Monday, 11 November 2013

Thoughts on Fellowship (2)

In Acts 2:42ff, Luke describes the fellowship that marked the early church in Jerusalem in the weeks following that Day of Pentecost. It was obviously a striking feature of its congregational life. In verse 42, Luke says that fellowship was one of the activities to which these early Christians devoted themselves; in verse 44 he summarises the fellowship and in verses 45 to 47 he specifies particular features of it.

In his summary Luke says that believers were together and had all things in common. These two details point to the basic meaning of Christian fellowship –there has to be a relationship (the believers were together) and there has to be sharing (had all things in common). There cannot be realistic fellowship without these aspects. I will make some comments about the sharing next week, but here are some remarks on the relationship that existed among them.

With regard to the relationship, two essential details should be mentioned. First, they had this relationship because each of them had faith in Jesus Christ. On the Day of Pentecost, each one of them had listened to the gospel and had trusted in him as their Saviour from sin. We are not told anything about their life apart from this – they had discovered that Jesus Christ had come into the world to save sinners. On being informed of the willingness of Jesus to save them, these thousands of sinners had embraced him from their hearts. Their faith was an expression of their dependence on Jesus Christ, delight in him and dedication to him. So a fundamental aspect of their relationship with one another was the fact that they were now believers in Jesus Christ.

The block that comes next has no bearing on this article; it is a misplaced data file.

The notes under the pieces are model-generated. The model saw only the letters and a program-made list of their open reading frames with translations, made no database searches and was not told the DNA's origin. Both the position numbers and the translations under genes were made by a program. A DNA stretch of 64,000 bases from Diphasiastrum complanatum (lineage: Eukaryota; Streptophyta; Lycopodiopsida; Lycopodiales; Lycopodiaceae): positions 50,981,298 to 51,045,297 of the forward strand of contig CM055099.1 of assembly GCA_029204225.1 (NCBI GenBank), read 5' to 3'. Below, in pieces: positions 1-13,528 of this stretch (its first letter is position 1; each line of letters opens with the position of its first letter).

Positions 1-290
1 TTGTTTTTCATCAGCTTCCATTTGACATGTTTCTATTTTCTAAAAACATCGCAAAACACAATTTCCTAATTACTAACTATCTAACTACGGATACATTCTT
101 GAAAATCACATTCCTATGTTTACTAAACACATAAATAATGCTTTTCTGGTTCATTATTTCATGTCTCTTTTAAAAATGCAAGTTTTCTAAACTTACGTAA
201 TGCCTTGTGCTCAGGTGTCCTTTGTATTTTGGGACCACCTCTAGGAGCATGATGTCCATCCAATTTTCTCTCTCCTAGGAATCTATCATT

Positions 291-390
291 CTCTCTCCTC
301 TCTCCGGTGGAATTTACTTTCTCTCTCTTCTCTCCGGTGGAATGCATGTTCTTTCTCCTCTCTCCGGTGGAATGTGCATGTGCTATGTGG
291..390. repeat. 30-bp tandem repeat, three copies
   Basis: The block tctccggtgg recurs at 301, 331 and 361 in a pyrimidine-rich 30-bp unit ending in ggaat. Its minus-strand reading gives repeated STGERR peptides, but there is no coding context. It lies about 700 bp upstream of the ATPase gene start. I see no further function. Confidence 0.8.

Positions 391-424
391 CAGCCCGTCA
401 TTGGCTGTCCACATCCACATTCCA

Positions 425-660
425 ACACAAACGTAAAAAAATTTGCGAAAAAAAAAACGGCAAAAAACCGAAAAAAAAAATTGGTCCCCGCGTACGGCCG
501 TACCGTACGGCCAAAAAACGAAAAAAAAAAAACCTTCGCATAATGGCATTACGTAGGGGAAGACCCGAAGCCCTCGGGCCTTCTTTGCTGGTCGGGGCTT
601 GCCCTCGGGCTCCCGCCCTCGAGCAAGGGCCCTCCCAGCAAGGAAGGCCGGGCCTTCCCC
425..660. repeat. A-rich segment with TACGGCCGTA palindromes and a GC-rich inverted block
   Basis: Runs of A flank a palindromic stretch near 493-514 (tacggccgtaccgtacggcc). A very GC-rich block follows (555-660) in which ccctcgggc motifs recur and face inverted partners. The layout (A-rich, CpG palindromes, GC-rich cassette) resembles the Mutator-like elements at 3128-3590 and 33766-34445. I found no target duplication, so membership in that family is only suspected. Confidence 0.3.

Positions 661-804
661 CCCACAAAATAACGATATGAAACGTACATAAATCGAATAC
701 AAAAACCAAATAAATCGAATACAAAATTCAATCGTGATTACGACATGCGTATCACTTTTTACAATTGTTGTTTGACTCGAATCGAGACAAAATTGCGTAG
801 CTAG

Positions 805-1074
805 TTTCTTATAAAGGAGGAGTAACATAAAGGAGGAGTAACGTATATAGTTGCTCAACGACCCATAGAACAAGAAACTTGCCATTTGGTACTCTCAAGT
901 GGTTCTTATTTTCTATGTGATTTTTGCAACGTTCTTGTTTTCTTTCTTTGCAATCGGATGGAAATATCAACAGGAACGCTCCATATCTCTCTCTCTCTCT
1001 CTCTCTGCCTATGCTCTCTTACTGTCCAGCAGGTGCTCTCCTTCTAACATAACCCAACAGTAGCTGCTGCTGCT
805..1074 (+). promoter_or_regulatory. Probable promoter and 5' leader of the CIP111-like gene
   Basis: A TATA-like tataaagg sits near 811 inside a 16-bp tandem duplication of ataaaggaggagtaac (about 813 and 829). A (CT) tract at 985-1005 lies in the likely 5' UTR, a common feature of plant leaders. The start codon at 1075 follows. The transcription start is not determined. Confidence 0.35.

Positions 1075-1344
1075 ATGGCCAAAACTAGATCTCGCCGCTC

The second feature of their relationship is that they had become members of the family of God. Prior to their conversions on the Day of Pentecost, they had a relationship with one another as Jews, a relationship that was both religious and racial. This relationship had separated them from all others in the world. On the Day of Pentecost, they discovered that they were brothers in a far higher sense – they now belonged to the family of God. Despite their sinful pasts, they had not only been forgiven; in addition, they had been adopted into God’s own family. He was now their Father and all his people were now their brothers and sisters.

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